On a more purely political level, the situation becomes even more complicated. Brussels must hold together two opposing demands. On the one hand, to maintain the credibility of the GSP and, more generally, its sustainable development-oriented trade policy. Ignoring the alarming developments in Cambodia and continuing business as usual might seem hypocritical--though perhaps the EU should take similar steps toward other countries to remain consistent. Limited to the GSP, there are many cases of human rights violations, but all "controversial" countries have benefited from some flexibility on the European side. All except Cambodia. On the other hand, cutting trade ties and making harsh political condemnation explicit may not have the desired effect of promoting democratic values in the country but, on the contrary, may push it toward other "less demanding" partners that provide aid without conditionality. On this, too, Hun Sen was quite direct: "China has never given me any concerns and has never threatened or ordered Cambodia to do anything. Other partners should also not threaten Cambodia."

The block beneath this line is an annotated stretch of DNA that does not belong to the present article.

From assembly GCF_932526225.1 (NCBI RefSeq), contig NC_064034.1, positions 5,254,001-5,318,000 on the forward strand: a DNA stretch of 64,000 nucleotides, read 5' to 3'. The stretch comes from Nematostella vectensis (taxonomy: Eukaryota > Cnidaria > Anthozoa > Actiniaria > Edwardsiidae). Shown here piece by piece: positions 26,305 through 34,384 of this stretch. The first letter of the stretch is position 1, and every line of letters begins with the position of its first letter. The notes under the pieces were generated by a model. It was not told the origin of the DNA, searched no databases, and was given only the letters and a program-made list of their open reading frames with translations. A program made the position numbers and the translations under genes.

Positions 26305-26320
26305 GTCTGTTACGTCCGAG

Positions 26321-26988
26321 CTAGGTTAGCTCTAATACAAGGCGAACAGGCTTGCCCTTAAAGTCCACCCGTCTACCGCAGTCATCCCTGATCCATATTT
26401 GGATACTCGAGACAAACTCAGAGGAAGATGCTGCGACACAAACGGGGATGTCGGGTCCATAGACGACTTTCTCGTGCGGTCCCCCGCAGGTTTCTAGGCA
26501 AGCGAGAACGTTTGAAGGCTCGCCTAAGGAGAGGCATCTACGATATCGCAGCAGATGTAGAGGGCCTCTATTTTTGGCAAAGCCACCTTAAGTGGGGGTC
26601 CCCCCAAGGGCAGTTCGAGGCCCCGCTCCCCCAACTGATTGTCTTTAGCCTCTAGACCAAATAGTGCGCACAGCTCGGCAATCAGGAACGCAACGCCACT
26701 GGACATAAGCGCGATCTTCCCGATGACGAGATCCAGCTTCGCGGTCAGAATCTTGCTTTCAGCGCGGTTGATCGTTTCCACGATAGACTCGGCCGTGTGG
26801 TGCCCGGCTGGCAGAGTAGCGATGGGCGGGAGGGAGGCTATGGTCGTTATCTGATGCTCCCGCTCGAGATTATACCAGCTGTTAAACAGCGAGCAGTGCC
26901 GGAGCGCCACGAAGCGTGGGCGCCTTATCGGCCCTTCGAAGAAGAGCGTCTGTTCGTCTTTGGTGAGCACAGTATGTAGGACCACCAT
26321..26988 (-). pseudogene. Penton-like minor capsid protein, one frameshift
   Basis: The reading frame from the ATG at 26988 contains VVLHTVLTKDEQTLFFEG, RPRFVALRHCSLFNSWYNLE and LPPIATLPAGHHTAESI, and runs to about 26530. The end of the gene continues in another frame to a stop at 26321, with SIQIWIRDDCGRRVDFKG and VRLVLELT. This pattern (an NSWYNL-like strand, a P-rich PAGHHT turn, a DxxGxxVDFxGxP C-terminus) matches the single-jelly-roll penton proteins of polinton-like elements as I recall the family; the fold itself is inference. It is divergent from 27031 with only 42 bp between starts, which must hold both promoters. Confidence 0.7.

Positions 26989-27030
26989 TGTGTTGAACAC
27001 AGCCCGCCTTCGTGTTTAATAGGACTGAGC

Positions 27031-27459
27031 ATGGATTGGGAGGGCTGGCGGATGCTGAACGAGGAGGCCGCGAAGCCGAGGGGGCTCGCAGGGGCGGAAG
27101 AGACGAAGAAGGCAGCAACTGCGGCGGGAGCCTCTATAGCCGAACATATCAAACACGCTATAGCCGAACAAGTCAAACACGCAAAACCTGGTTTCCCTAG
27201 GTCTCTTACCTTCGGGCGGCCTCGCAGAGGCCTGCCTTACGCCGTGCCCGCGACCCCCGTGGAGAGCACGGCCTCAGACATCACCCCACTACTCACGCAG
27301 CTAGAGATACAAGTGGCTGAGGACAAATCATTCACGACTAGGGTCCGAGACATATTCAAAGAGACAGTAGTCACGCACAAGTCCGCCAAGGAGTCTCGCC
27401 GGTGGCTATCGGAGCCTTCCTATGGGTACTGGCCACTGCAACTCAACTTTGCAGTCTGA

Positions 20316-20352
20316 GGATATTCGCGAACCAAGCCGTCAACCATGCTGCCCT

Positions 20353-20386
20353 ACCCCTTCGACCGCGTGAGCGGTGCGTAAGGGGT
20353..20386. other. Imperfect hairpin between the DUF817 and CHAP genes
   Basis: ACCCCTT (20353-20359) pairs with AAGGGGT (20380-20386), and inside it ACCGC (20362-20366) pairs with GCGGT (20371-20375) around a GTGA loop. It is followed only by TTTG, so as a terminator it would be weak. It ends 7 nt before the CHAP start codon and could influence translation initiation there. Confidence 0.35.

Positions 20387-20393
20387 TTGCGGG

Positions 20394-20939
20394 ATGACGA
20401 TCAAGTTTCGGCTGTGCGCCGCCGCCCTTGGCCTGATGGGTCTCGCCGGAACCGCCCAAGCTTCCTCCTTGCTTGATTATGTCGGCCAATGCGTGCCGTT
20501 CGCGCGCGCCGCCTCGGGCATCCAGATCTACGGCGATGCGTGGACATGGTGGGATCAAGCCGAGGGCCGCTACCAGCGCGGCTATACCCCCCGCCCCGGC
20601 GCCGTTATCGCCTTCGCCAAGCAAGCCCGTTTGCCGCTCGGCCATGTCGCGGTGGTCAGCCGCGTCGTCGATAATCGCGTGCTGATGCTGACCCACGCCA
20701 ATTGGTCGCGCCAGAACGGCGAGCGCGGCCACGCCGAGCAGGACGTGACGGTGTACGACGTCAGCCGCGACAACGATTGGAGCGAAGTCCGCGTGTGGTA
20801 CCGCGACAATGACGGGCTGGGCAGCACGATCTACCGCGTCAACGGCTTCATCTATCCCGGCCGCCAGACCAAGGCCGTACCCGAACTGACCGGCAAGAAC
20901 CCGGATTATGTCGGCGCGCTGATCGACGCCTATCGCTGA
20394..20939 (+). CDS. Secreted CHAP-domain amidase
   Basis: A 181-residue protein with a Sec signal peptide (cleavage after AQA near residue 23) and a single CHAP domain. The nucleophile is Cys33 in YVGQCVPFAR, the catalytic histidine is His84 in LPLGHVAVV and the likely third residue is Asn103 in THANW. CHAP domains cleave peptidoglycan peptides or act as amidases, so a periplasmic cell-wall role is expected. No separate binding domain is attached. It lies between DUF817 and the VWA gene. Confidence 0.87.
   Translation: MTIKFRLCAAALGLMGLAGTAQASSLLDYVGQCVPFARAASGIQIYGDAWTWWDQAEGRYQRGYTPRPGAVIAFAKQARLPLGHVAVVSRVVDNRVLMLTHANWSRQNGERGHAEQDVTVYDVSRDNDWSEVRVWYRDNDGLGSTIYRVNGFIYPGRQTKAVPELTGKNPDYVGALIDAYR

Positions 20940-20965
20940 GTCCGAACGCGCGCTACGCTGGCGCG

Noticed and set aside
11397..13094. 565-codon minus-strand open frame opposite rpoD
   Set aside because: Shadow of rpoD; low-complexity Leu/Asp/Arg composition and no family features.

Even these words hide the real concerns of the Cambodian leadership. For Phnom Penh, depending too much on its unwieldy neighbor could become a problem, so it is better to follow a kind of "two-oven policy": taking advantage of China's (for now) unconditional aid, but also cooperating with the United States and its allies, so as to "diversify" sources of economic support and political legitimacy. In this sense, it is interesting to observe the Cambodian posture regarding the Russian-Ukrainian war, which is distinctly pro-Kyiv. This rapprochement with Washington could push liberal-democratic countries to turn a blind eye to human and political rights violations in the name of realpolitik. Pragmatism could also help restart a dialogue between the EU and Cambodia. For the time being, Brussels is holding the hard line, but it may reconcile with the Asian country in the future. Perhaps not in the name of rights, but pragmatism.